Fencing is absolutely required. Some how-to articles recommend setting the fence mode to "manual" because it can be complex to configure. Fencing means partitioning a cluster, or immediately powering off dangerous nodes. You will have a corrupt GFS if the cluster is unable to fence a misbehaving node, so do not skip this step.
Creating the Cluster Configuration
The cluster is largely configured via cluster.conf in /etc/cluster/. I do not recommend using the various cluster management applications that generate this configuration file. Even fully supported RHEL applications like Conga, as recent as two months ago, often generate cluster.conf files that are invalid and cannot be parsed by the necessary services.
Here is an example cluster.conf file (or download it):
The configuration file, in beautiful XML, is straightforward. First we start with naming the cluster; we're calling this one "web1."
Skipping the fence daemon options for a moment, the next section is the meat of your cluster definition. You need to define two nodes in the clusternodes section. This configuration file will live on both nodes, so that they all know about each other.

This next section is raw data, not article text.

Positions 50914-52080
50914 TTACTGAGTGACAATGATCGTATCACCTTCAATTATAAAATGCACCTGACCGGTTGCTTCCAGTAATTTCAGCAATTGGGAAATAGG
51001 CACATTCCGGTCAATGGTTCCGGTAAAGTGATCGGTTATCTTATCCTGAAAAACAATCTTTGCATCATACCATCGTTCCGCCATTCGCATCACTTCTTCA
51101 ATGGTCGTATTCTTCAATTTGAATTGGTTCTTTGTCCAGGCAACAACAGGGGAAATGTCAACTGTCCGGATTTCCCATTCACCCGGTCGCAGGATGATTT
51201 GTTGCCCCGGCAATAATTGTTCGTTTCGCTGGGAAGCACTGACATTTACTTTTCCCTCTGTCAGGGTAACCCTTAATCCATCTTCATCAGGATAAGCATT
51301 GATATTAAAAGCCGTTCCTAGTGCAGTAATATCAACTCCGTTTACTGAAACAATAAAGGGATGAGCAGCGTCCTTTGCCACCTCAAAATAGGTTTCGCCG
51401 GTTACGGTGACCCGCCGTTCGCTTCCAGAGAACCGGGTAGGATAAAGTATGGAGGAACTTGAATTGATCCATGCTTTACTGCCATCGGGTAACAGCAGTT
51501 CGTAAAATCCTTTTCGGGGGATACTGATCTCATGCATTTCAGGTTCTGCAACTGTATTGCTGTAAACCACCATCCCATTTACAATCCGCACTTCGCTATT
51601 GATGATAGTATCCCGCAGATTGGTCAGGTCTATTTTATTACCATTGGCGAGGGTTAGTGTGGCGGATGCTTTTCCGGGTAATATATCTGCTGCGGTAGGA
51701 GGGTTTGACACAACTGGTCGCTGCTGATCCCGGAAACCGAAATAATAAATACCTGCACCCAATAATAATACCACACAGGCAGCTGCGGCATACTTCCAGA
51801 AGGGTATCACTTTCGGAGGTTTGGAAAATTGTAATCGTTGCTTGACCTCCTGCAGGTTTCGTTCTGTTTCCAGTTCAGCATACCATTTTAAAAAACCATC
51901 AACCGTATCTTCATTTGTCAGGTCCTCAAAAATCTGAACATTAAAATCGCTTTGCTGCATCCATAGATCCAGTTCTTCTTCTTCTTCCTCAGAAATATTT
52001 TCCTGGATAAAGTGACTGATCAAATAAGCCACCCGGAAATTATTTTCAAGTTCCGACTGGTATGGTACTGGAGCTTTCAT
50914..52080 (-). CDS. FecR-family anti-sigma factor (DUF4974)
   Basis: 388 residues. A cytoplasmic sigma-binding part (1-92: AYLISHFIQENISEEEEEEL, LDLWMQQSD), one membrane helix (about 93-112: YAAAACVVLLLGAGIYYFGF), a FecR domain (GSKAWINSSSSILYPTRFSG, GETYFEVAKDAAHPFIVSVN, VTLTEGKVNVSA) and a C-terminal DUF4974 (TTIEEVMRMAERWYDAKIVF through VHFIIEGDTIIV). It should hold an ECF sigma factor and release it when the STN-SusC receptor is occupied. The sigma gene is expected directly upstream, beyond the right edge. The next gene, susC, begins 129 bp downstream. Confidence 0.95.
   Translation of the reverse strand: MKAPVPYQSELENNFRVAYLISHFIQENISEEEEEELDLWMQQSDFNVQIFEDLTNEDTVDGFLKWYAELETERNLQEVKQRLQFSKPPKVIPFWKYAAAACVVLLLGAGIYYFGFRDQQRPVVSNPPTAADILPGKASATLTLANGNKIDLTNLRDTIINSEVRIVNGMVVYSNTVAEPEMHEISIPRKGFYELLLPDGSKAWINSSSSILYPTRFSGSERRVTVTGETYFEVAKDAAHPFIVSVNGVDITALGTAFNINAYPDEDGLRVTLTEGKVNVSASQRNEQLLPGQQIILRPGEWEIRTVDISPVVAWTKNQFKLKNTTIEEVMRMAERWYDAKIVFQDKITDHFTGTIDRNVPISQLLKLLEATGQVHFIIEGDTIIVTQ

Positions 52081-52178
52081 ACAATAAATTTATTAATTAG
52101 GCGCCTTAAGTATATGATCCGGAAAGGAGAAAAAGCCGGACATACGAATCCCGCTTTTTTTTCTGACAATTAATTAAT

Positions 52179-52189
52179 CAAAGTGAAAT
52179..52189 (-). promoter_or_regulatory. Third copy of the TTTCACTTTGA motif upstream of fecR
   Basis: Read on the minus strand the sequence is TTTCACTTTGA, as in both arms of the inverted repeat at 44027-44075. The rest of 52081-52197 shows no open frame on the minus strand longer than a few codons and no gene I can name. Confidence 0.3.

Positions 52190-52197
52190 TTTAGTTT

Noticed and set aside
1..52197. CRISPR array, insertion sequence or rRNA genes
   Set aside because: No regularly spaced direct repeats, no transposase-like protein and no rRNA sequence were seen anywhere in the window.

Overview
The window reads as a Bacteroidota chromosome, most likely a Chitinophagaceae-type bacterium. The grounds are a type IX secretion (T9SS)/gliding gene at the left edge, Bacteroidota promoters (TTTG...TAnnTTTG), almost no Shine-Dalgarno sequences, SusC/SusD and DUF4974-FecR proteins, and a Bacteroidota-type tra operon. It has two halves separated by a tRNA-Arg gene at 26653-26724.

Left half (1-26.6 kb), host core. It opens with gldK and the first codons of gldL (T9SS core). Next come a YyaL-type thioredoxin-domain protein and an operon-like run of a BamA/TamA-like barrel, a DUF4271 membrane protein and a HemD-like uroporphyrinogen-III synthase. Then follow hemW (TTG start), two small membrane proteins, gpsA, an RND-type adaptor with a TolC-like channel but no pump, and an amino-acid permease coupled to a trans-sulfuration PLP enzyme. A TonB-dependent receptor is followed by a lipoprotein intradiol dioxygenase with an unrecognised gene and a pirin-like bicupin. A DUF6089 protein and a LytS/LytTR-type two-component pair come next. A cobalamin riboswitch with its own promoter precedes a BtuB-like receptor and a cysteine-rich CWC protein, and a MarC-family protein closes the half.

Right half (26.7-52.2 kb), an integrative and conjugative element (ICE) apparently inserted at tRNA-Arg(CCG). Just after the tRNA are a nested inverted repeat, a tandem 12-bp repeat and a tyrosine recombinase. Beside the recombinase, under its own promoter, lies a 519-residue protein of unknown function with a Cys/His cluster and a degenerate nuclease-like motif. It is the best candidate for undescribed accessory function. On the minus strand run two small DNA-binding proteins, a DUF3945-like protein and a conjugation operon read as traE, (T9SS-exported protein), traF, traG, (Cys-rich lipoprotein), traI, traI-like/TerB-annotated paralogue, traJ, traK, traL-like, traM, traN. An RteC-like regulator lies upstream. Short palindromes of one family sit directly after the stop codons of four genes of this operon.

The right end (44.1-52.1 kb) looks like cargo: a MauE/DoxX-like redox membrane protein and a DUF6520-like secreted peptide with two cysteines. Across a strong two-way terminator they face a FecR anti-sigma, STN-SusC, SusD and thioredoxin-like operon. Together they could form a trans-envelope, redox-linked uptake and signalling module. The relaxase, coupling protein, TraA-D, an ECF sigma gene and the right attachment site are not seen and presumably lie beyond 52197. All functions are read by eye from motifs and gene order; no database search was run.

Each node in the cluster mentions that its fence method name is unique to itself. Below the clusternames closing tag, we find fencedevice sections that tell each node how to power off the other. Using a server that supports IPMI is the best way, and the configuration is quite simple. You tell it what IP the IPMI is on, and how to login. To avoid putting the password in the cluster.conf, you can refer it to a root-owned script that echoes the password.
Also notice that we specified two_node in the configuration. This is required, because generally a cluster will not be 'quorate' unless the majority of nodes agree on its state. You cannot have a majority vote with two participants, so this option lets the cluster function with only two nodes. This is all that is required to configure a basic cluster.